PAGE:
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If you’re currently looking for a new car, your first decision is whether you would prefer a new or used one. While it’s a well-known fact that the value of a new car starts to deteriorate as soon as you leave the forecourt, new cars come with significant advantages. Not only are brand-new cars often more reliable than used vehicles, but they’re also more efficient.
However, despite the enormous benefits of buying new, not all new cars live up to their expectations. Some new cars are plagued with faults that can cost thousands to put right. So, where do we stand in these circumstances? If you want to know your rights if something is wrong with a car you’ve purchased, whether it is new or used, keep reading below:
The law states that cars must be of satisfactory quality, fit for purpose, and as described. This means that cars cannot be broken or faulty when sold. Consumers are protected if they are sold faulty or unsatisfactory vehicles.
If You Buy Your Car from a Dealer
The Consumer Rights Act 2015 states that consumers can request a full refund from a dealer within 30 days of buying a car. This includes both new and used vehicles. However, to request a claim, the car has to be faulty.
As well as this, consumers are also covered for servicing and repair work that renders their car faulty. If a service or some work on your vehicle was not up to scratch, you could ask for the work to be repeated, or ask for a full refund from the dealer.
If you find a problem with your vehicle after 30 days but within six months of purchase, you can request a replacement vehicle or a repair. However, the seller can argue this by saying it was not there at the time of purchase. It is down to you to prove that it was. They do not have to repair or replace the vehicle if you cannot do this.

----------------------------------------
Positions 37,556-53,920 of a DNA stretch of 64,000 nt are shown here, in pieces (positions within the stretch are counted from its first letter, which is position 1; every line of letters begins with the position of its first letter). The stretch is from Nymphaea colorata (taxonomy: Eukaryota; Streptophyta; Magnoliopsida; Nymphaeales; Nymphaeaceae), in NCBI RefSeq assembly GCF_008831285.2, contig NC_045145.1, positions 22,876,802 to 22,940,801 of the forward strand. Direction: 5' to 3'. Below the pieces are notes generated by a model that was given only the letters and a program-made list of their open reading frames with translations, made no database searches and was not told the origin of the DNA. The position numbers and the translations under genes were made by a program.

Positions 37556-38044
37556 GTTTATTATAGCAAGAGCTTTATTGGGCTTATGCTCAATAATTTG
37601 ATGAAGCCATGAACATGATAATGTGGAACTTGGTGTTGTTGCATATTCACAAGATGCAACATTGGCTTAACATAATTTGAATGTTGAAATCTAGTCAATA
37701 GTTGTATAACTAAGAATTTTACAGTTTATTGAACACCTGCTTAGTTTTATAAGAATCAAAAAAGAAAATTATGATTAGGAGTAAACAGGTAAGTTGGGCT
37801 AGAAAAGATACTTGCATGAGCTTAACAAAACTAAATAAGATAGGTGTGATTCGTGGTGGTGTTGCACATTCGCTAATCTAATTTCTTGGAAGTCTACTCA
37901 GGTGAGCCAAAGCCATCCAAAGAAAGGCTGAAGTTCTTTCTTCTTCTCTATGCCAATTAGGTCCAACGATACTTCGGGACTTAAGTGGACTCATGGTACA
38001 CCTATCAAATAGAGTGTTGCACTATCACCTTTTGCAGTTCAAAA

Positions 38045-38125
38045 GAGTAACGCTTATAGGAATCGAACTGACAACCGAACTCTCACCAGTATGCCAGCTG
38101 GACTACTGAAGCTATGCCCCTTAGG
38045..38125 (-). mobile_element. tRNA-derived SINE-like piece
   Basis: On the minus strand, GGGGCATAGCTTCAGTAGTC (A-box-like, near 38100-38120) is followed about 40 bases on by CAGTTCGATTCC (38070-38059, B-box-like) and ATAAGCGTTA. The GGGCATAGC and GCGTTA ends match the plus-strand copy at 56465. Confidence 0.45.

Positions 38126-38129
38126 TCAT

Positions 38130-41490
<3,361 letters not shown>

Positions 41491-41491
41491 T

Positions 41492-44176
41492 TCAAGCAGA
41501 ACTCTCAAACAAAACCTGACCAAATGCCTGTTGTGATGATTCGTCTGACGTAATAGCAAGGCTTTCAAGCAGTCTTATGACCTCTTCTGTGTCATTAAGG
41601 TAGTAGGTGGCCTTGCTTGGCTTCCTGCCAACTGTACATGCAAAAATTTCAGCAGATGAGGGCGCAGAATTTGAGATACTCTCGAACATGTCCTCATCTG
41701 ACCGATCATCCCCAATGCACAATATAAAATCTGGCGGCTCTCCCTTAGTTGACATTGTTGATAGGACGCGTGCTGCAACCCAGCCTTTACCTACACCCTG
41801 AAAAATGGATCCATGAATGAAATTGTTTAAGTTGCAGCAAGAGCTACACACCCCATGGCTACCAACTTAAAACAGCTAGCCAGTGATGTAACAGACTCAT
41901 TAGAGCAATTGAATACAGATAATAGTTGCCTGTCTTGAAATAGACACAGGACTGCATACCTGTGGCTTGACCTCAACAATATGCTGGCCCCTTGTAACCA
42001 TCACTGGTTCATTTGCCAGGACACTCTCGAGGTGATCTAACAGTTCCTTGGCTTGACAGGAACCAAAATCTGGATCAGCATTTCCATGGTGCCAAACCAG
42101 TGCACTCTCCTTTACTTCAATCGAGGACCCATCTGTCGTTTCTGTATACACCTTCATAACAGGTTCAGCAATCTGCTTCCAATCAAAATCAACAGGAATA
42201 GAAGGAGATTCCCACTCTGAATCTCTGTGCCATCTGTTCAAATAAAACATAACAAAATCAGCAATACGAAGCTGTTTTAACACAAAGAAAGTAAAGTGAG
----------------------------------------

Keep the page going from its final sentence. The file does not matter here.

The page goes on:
Buying a Car Privately
If you choose to buy a car from a private seller, knowing that you don’t have the same protection as you would had you purchased from a dealer is essential. It is up to you to inspect the car before you purchase it, so it’s a good idea to get a mechanic to look over it for you.
The only legal terms that cover this type of sale are:
- The seller must have the legal right to sell the vehicle.
- The vehicle should match the description given by the seller.
- The car must be roadworthy.
Product liability laws are in place to protect the public from any defective or dangerous products, including manufacturing defects. Thousands of cars are recalled each year, and hundreds of people are injured because of manufacturing faults.
While most car manufacturing companies are quick to sort out these issues, fixing the issue often isn’t enough if you have been injured because of a car manufacturing fault. Many people injured in accidents like this are left with severe injuries after a crash, meaning they cannot work. Thankfully, these individuals have the right to seek litigation to try and recoup their costs. You can read more about this here.
There’s nothing better than picking up your brand-new car from the showroom. However, not all brand-new cars are as good as we’d expect. Some have issues as soon as we leave the forecourt. So, knowing your legal rights before purchasing a car is essential. This can help you understand where you stand in a dispute.